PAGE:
The first intracellular cytokine staining panel was conducted under highly standardized conditions. However, the results demonstrated that the use of standardized reagents and protocols alone does not lead to the desired performance among panelists. The ongoing second panel allows free choice of reagents and protocols but requires compliance with evolving minimum guidelines based on the results of the first panel. Results are expected later in 2010.
The clinical trial application of immune assays was addressed by an international working group, the Cancer Vaccine Clinical Trial Working Group (8), which proposed that immunoassays in clinical trials should be performed at least at three different time points throughout any study—one baseline and two follow-up time points. Assays should be established, reproducible, and technically (not clinically) validated in the respective laboratories (according to the harmonization criteria for respective assays). At least two assays should be used in parallel to demonstrate the same findings (eg, ELISPOT and HLA-peptide multimer staining), which is particularly important if developmental decisions (eg, moving a new agent into more advanced trials) would be based on immune response data from such assays. Moreover, the cutoff values for an immune response should be identified prospectively to define the change necessary for a response and to define the proportion of study patients needed for a positive study outcome.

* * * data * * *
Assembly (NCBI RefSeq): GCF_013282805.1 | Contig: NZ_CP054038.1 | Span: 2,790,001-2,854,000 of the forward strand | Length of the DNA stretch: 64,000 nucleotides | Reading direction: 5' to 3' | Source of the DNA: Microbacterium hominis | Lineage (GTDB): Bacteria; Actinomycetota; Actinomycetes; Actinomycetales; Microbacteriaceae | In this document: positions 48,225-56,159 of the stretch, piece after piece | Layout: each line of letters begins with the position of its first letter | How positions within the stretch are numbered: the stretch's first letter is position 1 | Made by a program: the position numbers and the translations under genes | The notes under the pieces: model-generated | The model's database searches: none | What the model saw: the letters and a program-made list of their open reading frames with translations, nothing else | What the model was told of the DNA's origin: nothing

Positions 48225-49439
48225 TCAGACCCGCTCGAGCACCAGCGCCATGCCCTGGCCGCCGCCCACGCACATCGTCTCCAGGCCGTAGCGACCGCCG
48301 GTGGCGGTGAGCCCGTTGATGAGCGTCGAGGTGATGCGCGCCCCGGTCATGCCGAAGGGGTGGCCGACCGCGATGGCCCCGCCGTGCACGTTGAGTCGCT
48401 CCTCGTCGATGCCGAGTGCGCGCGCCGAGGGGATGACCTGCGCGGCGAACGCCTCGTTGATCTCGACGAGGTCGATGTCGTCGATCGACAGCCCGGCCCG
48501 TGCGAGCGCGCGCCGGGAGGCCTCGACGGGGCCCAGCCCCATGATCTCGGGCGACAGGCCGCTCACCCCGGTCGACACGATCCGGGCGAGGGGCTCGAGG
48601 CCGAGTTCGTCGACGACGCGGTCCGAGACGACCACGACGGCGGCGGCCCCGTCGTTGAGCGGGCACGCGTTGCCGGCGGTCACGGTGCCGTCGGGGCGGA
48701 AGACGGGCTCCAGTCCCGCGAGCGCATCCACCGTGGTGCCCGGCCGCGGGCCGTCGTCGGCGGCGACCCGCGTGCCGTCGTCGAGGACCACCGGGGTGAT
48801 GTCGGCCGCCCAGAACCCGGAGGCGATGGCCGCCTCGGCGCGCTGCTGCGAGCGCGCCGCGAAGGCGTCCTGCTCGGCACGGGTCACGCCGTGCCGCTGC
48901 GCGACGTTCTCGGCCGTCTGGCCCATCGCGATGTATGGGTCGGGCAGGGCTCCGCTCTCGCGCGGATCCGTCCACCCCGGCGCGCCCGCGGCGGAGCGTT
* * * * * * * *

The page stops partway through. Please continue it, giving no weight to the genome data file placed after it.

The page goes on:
In addition, a separate initiative is under way to provide a publication framework for the results from immune monitoring trials. This project, named MIATA (minimal information about T-cell assays), is currently undergoing a public consultation process to obtain community feedback (28). Overall, only when the issue of current assay variability is adequately addressed can cellular immune response become a reliable parameter in clinical trials and may be more reliably studied for its relationship with clinical outcomes.